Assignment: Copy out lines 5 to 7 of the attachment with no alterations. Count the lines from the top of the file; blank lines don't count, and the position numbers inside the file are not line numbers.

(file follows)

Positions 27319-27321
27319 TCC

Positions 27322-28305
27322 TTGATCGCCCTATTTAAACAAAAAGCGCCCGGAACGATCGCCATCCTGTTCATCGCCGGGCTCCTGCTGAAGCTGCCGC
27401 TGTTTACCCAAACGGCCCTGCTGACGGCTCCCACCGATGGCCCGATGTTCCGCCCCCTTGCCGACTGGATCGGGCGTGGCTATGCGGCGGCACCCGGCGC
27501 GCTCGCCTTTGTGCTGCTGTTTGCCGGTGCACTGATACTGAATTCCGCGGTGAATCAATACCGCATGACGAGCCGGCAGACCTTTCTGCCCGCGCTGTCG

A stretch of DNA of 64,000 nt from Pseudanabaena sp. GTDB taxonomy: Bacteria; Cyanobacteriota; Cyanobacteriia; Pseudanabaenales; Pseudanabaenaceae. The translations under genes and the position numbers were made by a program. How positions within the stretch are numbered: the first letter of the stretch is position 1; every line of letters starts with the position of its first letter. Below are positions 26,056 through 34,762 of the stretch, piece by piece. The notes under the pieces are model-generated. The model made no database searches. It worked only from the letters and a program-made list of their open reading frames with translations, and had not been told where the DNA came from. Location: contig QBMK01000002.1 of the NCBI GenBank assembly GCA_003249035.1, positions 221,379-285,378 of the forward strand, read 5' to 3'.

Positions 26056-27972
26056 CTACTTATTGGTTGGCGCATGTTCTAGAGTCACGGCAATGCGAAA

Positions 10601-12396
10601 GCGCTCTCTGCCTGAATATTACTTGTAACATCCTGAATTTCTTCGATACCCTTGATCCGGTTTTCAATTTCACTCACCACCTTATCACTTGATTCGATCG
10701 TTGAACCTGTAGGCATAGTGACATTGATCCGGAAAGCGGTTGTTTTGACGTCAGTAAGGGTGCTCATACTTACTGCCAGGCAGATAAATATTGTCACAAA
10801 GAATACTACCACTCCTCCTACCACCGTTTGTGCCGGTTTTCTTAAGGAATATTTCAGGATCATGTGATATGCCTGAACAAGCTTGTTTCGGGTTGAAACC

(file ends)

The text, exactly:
27401 TGTTTACCCAAACGGCCCTGCTGACGGCTCCCACCGATGGCCCGATGTTCCGCCCCCTTGCCGACTGGATCGGGCGTGGCTATGCGGCGGCACCCGGCGC
27501 GCTCGCCTTTGTGCTGCTGTTTGCCGGTGCACTGATACTGAATTCCGCGGTGAATCAATACCGCATGACGAGCCGGCAGACCTTTCTGCCCGCGCTGTCG

A stretch of DNA of 64,000 nt from Pseudanabaena sp. GTDB taxonomy: Bacteria; Cyanobacteriota; Cyanobacteriia; Pseudanabaenales; Pseudanabaenaceae. The translations under genes and the position numbers were made by a program. How positions within the stretch are numbered: the first letter of the stretch is position 1; every line of letters starts with the position of its first letter. Below are positions 26,056 through 34,762 of the stretch, piece by piece. The notes under the pieces are model-generated. The model made no database searches. It worked only from the letters and a program-made list of their open reading frames with translations, and had not been told where the DNA came from. Location: contig QBMK01000002.1 of the NCBI GenBank assembly GCA_003249035.1, positions 221,379-285,378 of the forward strand, read 5' to 3'.